8 Simple Pleasures in a Complex Time

 CW: This article mentions dissociation and some depressive tendencies.

 

Being a person during a pandemic is hard. We’ve all heard it a million times, but unfortunately, it’s the truth. A global virus presents its own unique challenges like isolation, limited physical contact, and feeling a little out of control (or maybe a lot). On top of those issues, we’re all college students. We spend these years finding our authentic selves, searching for the person you’re proud of being, while juggling overwhelming course work and jobs.

 

I tend to go into what I like to call ‘autopilot,’ formally known as dissociation. Everything gets to be a little too much, so it’s just easier to let a different part of your brain take control and get the work done. Short term, dissociation is pretty effective, but in the long term, it really sucks. 

 

I've spent some time making a list of pandemic-safe and budget-conscious activities that have helped me bring myself back and live in the present again. Maybe this can help you cope, too. Here are my top 8 simple pleasures.

 

  1. 1. Buy/Grow Plants

    Listen, these little dudes are so cute and create great energy in my room. I’ve also found that caring for my plants provides a sense of purpose, slowly reminding myself that I’m needed in the present to give life to my baby plants.

  2. 2. Go Thrift Shopping (with the proper safety precautions)

    Thrift shops are pretty inexpensive and have some great gems in there. When I go to thrift stores, it gives me a good chunk of time to focus on combing through the racks and treating myself to some cute shoes or sweaters. Doing something just for yourself feels really nice when you’ve been working so hard to keep afloat.

  3. 3. Visit an Outdoor Garden/Nature Area

    This one is a little hard during the winter months, but when it gets warmer, outdoor areas are fantastic spaces for reflection. The air, gorgeous wildlife, scenery, and calmness really give my mind a break. Also an option, you could collect some rocks or pinecones to display in your room, satisfying that overwhelming urge to collect shiny and cute things!

  4. 4. Gather Music Recommendations and Create a New Playlist

    When I’m stuck in autopilot mode I tend to lose interest in a lot of things that I really enjoy. Music is one of them. To reintroduce myself to one of my loves, I ask some friends or people I know for their favorite songs and put them all together. It’s a great way to remind yourself of all the supportive people in your life and helps switch up the monotonous routine you had going on before.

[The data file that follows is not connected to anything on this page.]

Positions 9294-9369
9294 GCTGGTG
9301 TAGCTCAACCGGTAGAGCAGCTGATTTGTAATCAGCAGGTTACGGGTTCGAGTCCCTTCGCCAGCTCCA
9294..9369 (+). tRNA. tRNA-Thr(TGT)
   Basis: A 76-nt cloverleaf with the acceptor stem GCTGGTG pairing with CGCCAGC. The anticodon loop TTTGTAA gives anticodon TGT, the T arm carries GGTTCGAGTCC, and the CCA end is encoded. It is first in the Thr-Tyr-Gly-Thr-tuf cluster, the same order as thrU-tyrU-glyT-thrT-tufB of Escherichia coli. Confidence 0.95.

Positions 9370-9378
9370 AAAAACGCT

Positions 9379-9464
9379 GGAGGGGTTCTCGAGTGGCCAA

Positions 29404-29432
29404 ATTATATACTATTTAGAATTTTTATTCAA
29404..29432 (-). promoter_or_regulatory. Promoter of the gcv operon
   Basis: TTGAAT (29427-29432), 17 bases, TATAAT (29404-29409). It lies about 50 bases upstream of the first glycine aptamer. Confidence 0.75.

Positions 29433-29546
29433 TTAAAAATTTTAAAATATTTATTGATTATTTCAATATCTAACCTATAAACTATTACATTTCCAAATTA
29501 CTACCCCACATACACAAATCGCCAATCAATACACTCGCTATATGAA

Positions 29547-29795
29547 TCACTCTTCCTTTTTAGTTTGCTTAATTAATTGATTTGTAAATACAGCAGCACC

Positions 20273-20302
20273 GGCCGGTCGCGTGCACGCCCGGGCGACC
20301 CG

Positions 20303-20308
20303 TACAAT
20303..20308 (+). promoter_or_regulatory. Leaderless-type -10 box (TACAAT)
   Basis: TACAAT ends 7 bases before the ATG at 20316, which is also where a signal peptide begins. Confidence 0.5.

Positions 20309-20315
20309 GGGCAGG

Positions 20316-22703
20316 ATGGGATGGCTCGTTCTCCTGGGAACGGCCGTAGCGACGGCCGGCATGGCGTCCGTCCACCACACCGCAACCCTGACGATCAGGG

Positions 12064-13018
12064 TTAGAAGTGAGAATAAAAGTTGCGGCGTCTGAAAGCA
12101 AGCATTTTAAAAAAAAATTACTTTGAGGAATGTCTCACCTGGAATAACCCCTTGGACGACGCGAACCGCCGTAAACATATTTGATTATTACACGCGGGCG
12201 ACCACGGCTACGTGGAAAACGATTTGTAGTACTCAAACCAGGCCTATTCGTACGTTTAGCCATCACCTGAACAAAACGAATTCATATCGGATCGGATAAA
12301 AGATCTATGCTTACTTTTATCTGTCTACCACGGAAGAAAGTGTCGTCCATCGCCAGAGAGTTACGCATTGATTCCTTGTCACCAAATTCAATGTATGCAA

5. 5. Make A Real Meal

    This one is pretty hard for me. Cooking is a daunting task when you’re dissociated because of how many factors you have to deal with and organize. So, I start slow and make it a goal to cook one full meal for myself a week. I’m talking appetizer, entree, and dessert, you deserve it! Choose some of your comfort foods so the cooking isn’t as scary and absolutely get lost in the sauce.

  6. 6. Chill for 10 Minutes Before Bed

    When you’re working nonstop, sleeping is almost a chore. I’ve found that giving myself at least ten minutes before I try to sleep to just sit and process the day helps me fall asleep faster and get more good sleep. This doesn’t have to be meditation and trying to shut your brain off (that’s almost impossible when you’re in survival mode) but just some time to let your head go off so it grows tired by the time you turn the lights off.

  7. 7. Your Favorite Clothes, Music, Dancing, Photos

    It is so important to document when you’re feeling good. Dissociation hits hard sometimes and you feel not great about what you look like, what you’re doing, and all of those concerns. Try and convince yourself to put on your best outfit, put on a banging playlist, dance (it’s even better if you dance with pets or someone special to you), and take cute photos! When you’re feeling bad, look back at those pictures and remind yourself that happiness is right around the corner.

  8. 8. One Exciting Plan

    Perhaps the most simple of all the options listed, plan one exciting thing for each day. This can be making/buying your favorite drink, watching an episode of that show you’ve put off watching because of work, play fifteen minutes of your favorite game (mine is animal crossing!), or anything that you can see yourself looking forward to. Wanting to get to that next day makes a big difference in your mindset.

 

We all have obligations that cannot be ignored. Everyone has their own ways of getting work done fast, and usually, those methods aren’t great for your physical or emotional health. Finding your own simple pleasures could help bring you back to the present and start experiencing life again.